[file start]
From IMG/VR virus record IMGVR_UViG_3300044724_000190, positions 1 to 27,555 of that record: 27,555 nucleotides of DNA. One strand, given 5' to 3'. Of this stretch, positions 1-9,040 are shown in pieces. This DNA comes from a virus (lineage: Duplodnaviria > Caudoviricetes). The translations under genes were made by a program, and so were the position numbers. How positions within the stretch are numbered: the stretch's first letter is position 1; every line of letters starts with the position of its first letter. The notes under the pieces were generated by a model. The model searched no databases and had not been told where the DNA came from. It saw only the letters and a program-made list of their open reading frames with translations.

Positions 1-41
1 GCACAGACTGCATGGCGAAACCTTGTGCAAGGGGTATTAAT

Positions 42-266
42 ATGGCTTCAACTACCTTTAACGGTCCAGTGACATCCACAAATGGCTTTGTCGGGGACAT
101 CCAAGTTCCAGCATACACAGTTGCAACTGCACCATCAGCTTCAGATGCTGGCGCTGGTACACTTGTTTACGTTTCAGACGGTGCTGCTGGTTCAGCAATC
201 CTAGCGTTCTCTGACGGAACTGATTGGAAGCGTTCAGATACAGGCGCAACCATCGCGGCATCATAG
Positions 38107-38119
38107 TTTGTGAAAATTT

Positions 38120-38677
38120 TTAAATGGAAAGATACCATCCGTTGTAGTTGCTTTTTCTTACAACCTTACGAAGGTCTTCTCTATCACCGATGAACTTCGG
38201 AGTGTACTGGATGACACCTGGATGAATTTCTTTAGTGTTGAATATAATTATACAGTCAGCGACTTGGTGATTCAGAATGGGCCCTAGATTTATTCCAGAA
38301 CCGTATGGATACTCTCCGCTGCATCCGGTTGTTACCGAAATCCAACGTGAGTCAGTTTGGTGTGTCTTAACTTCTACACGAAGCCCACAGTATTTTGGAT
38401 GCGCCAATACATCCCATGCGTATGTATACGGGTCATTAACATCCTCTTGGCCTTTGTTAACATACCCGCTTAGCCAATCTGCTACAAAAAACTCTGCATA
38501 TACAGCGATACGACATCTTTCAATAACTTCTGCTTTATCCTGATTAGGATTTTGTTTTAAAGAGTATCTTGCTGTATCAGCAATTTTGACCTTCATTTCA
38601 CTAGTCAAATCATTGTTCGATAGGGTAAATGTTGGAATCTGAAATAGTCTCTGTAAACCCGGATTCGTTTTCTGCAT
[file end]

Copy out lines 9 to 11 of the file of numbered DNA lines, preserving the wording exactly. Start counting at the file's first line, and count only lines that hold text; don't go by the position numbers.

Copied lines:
38107 TTTGTGAAAATTT

Positions 38120-38677
38120 TTAAATGGAAAGATACCATCCGTTGTAGTTGCTTTTTCTTACAACCTTACGAAGGTCTTCTCTATCACCGATGAACTTCGG